1. Melbourne Cup is an annual horse-racing event held in Melbourne on the first Tuesday every November. The first Melbourne Cup was held in 1861.
2. It's widely known as the race that stops a nation. It's also gazetted as a public holiday in Victoria state.
3. About 100,000 people attend the cup day every year. 100,000 dressed-up people.
4. Fashion is a main focus for the attendants at the Melbourne Cup race. Apart from their best dresses, women often wear elegant hats or fascinators (pictured above) as an accessory. It's quite a sight to behold. However, many of these people get drunk and the ground is full of rubbish after the event. It's an eyesore not to behold.
5. 80 percent of all adult Australians population are said to place a bet in any given year's race. The total bet often goes up to 100 million dollars throughout Australia. Australia's population is 20 million, so it comes up to everyone in the country placing an average of 5-dollar bet in the race.
6. The winner this year, Shocking, came first at a 11-1 odd. It means that if you bet $10 for a win, you would have earned $110 at the end of the day. One punter took home $440,000 on a $40,000 stake. If you bet one of the other 22 horses in the race you lose all your money. Apart from winner you can also bet for places (top three), quinella, trifecta, first four, big 6 and so on.
7. Melbourne Cup is one of the races where a handicap is placed on the horses based on their previous performances. The handicap is in the form of weight they are stipulated to carry during the race. For example, if a horse has recently won a race, it might be "penalised" and be required to carry an extra one kilogram. This is meant to "equalise" the winning chances of all participating horses.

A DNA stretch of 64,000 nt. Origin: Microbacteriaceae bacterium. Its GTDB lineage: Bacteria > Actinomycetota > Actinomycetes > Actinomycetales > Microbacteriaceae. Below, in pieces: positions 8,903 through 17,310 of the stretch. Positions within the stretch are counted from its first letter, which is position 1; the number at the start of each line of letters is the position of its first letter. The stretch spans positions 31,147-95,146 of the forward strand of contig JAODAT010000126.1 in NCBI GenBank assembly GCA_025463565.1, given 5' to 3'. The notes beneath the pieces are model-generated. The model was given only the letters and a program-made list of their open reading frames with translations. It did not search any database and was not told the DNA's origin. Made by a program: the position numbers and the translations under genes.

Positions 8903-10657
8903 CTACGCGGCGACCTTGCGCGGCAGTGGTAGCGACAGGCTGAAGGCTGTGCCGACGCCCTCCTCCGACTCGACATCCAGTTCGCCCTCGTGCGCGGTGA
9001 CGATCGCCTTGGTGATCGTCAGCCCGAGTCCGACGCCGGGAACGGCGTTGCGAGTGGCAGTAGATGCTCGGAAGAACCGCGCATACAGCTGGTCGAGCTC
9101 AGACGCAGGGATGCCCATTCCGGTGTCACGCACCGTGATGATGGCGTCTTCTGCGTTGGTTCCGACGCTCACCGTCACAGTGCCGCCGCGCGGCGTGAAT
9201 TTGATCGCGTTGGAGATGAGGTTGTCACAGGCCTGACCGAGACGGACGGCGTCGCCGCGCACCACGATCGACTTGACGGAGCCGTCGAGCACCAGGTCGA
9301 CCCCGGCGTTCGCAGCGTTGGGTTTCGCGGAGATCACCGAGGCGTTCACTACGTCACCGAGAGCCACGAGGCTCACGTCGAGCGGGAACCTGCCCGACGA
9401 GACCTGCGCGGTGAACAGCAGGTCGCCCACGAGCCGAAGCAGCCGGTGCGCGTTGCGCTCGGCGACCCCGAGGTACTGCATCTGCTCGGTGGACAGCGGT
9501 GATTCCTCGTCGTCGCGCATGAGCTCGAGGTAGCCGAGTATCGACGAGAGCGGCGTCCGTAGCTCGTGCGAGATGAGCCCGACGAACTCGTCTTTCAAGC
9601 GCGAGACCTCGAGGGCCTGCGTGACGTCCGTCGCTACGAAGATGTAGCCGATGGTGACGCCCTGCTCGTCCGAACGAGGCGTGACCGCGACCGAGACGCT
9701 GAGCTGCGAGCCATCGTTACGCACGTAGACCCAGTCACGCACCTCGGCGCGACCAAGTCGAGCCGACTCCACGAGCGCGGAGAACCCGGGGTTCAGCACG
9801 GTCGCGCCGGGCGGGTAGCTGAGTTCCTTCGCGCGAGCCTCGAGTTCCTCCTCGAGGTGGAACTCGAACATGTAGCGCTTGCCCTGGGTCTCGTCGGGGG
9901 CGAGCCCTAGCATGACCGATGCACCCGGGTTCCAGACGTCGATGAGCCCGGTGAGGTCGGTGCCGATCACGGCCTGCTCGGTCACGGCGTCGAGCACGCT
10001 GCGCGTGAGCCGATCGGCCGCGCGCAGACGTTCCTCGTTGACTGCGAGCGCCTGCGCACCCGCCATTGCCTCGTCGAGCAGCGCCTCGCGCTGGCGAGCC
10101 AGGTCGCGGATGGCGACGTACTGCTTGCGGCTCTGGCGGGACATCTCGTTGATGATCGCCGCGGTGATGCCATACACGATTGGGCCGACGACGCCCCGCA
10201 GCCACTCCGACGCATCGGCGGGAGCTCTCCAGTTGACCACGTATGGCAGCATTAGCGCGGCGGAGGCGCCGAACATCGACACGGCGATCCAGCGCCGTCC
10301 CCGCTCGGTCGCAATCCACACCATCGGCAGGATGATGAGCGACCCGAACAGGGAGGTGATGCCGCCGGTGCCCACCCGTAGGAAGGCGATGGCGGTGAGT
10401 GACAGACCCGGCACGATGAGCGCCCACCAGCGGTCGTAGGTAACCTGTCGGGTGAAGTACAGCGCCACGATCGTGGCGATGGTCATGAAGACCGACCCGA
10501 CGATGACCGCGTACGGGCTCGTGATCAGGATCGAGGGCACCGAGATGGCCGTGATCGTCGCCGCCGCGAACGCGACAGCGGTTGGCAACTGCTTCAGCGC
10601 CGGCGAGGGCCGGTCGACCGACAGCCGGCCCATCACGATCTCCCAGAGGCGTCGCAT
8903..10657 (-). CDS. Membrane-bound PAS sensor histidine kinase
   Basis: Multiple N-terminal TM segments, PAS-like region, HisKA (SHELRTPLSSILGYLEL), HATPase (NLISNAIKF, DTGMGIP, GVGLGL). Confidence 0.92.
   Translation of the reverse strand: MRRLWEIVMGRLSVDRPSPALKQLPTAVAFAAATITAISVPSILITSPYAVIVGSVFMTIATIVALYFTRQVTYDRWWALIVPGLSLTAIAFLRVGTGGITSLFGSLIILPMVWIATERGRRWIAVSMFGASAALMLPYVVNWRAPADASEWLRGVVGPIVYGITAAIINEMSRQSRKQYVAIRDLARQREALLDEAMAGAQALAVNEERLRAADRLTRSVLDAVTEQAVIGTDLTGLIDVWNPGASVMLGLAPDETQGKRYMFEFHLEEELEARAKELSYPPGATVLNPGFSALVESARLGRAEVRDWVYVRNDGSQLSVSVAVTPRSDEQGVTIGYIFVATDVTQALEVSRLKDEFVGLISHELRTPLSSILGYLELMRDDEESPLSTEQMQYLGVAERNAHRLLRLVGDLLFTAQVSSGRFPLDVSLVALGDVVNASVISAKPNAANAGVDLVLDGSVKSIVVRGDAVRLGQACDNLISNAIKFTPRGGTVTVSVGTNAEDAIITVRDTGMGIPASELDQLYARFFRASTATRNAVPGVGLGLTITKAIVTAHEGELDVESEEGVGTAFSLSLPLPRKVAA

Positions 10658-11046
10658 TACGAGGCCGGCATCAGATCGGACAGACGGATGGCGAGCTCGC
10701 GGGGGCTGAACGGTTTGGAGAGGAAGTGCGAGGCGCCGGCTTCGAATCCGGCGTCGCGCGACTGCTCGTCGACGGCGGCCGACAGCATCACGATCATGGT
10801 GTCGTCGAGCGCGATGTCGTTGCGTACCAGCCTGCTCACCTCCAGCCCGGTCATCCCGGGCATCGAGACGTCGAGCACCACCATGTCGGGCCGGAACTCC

8. As a result of the above, jockeys need to be extremely light. Since the stipulated handicap weight is usually around 55 to 60 kilograms, and this includes the jockey's weight, the jockeys have to weigh in at somewhere in the low 50 kilograms. As part of the job jockeys would do almost anything to keep their weight down. Some turn anorexic, restricting their diet vigorously and purging routinely to lose weight. In fact some racecourses have specific "heaving bowls" in its toilets for the purpose of purging. Amongst other drastic methods to lose weight include the use of illegal drugs, diuretics, wrapping themselves in a hot bag and sweat off the weight. All these are detrimental to health and can cause death in severe cases, and they can make jockeys look older than they are. It's an ugly scene not widely known behind the glamour of the whole industry.
9. In exchange the jockeys can earn a considerable amount of money if they are successful. A top jockey can earn more than one million dollars a year.
10. I went to the 2009 Melbourne Cup and burned my ears and nose.
More photos will come later. This photo is courtesy of Wee Loon.